Using PowerShell jobs with Azure cmdlets: Step-by-step guide

When developing your PowerShell scripts or trying to find the shortest path to complete a task in the console or your code, the use of background execution saves time. In this article, we are going over the PowerShell jobs feature using Azure cmdlets and see scenarios where we can start a job from scratch or use built-in switches in existing cmdlets.

Using -AsJob and -NoWait

When using scripts or just cmdlets in the console, the administrator always can take advantage of both switches -AsJob and -NoWait instead of waiting for a command to execute. The first step before using them is to find out if the cmdlet that you are planning to use supports it. The best way to find that out is by searching Microsoft documentation. In the example below, we can see that both AsJob and NoWait are supported parameters to the Start-AzVM cmdlet.

PowerShell jobs

When using -NoWait (code below), the cmdlet does not wait to provide you with an answer and releases the console/script to execute other commands. The execution will happen in the background, but we cannot interact with that command any longer.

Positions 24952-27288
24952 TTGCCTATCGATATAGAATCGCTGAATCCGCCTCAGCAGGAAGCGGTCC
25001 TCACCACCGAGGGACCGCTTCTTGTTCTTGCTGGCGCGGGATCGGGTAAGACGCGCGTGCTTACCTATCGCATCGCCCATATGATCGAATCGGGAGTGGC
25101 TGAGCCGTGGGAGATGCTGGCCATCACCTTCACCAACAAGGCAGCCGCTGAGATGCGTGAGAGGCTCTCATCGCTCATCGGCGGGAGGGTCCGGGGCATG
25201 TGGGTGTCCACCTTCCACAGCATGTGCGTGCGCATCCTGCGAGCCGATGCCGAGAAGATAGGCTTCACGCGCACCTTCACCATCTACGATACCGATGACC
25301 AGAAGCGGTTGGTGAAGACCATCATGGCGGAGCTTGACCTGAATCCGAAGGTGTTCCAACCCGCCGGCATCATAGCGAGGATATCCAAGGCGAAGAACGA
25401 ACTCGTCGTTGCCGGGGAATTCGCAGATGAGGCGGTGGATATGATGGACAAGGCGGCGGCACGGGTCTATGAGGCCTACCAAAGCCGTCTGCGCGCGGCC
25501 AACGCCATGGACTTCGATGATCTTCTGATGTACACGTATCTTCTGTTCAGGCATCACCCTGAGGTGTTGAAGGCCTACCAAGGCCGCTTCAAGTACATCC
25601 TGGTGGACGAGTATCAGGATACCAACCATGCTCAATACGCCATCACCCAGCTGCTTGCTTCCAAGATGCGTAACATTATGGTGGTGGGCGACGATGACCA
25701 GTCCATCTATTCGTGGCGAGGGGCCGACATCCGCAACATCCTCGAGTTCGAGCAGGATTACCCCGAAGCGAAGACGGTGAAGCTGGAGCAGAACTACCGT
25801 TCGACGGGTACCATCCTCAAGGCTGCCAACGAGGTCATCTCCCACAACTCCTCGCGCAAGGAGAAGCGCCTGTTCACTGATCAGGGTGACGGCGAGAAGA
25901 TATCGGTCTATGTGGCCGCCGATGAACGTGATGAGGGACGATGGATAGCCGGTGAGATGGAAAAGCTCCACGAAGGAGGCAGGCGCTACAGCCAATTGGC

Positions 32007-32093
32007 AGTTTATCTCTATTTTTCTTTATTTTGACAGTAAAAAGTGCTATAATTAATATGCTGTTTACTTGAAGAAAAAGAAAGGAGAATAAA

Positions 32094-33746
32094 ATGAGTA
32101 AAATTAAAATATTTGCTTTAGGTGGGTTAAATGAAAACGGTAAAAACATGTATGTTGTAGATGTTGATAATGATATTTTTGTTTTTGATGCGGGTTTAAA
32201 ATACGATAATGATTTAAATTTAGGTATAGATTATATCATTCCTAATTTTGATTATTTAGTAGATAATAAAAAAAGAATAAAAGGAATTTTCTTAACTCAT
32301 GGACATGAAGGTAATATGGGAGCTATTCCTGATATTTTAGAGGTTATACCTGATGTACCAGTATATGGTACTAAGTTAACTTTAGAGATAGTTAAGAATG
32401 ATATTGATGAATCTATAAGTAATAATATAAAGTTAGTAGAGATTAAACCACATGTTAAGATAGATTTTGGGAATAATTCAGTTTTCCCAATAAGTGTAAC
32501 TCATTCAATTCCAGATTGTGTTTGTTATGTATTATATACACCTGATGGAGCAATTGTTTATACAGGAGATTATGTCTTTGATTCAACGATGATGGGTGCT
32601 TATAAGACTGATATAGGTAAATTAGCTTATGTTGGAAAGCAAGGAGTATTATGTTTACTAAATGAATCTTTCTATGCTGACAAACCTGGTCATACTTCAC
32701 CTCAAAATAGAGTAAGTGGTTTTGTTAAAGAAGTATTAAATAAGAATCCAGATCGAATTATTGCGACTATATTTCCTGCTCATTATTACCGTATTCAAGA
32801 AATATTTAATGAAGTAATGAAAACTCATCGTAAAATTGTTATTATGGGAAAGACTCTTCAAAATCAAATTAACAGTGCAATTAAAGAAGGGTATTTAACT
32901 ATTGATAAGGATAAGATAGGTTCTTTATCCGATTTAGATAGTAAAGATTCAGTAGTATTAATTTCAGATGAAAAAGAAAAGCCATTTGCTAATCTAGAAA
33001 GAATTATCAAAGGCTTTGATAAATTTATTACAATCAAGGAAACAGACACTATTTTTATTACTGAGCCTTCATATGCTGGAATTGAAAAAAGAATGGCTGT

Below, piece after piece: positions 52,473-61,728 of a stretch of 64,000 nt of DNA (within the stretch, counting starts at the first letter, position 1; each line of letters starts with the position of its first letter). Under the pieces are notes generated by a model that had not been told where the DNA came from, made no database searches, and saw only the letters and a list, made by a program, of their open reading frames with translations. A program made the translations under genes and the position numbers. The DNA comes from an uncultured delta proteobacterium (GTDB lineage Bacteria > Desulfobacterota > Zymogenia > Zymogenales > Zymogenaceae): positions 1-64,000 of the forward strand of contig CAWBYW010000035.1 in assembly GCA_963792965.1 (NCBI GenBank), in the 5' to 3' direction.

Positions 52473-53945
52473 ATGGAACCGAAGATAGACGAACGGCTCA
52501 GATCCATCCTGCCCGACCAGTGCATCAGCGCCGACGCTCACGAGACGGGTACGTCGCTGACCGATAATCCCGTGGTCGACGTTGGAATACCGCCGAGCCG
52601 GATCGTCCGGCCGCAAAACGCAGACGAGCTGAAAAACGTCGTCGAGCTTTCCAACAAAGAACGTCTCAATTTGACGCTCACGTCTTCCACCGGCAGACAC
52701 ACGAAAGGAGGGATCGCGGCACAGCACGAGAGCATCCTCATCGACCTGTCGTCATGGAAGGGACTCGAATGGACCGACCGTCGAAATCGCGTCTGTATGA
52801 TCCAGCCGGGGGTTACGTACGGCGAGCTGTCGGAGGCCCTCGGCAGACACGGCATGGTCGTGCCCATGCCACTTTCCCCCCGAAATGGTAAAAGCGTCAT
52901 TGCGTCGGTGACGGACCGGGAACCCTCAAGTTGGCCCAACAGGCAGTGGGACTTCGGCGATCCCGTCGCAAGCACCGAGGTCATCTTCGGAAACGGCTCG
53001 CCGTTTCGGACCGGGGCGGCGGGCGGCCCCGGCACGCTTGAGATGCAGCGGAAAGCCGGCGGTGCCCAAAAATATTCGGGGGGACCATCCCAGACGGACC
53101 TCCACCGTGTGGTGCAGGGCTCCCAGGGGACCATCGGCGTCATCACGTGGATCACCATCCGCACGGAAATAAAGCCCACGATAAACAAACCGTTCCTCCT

In this scenario, we should check the status of the VM to validate if the cmdlet worked as expected (shown in the third line below).

Get-AzVM -Name apvm002 -Status | Select name,location,resourcegroupname,PowerState
Start-AzVM -ResourceGroupName rg-mslab -Name apvm002 -NoWait
Get-AzVM -Name apvm002 -Status | Select name,location,resourcegroupname,PowerState

PowerShell jobs

When using -AsJob, a new background job is created by the cmdlet. We can manage jobs using a variety of *-Job cmdlets. In the example below, we stop the VM and then we check the status of the jobs.

The output of the cmdlet was the Job ID, which can be used to retrieve information about the job. We can list all current jobs in the current session by executing Get-Job, and it will provide a list with job ID, name, state, and so forth.

You may have noticed that the PowerShell job that we trigger is with the blocked state. If we want to see what is going on in any given PowerShell job, we can always use Receive-Job <ID>, and by doing that we found out that the job is asking for confirmation, as soon as you provide the job will keep running.

The -AsJob is a nice one to use when you need to run something in the background and release your script/console to perform other activities at the same time. However, if you need more control such as creating a job name associated with the VM name or run a block of commands, we need to step up our game and use the job feature in its entirety.

A small note: Even if the cmdlet does not support -AsJob natively, we can always send a cmdlet to be executed in the background with PowerShell. Make sure to add an “&” at the end of your command, and that will create a job automatically.

Getting more professional: Creating PowerShell jobs

Using Start-Job cmdlet allows better control of the flow. For starters, we can assign a name to a job and reference the job by its name.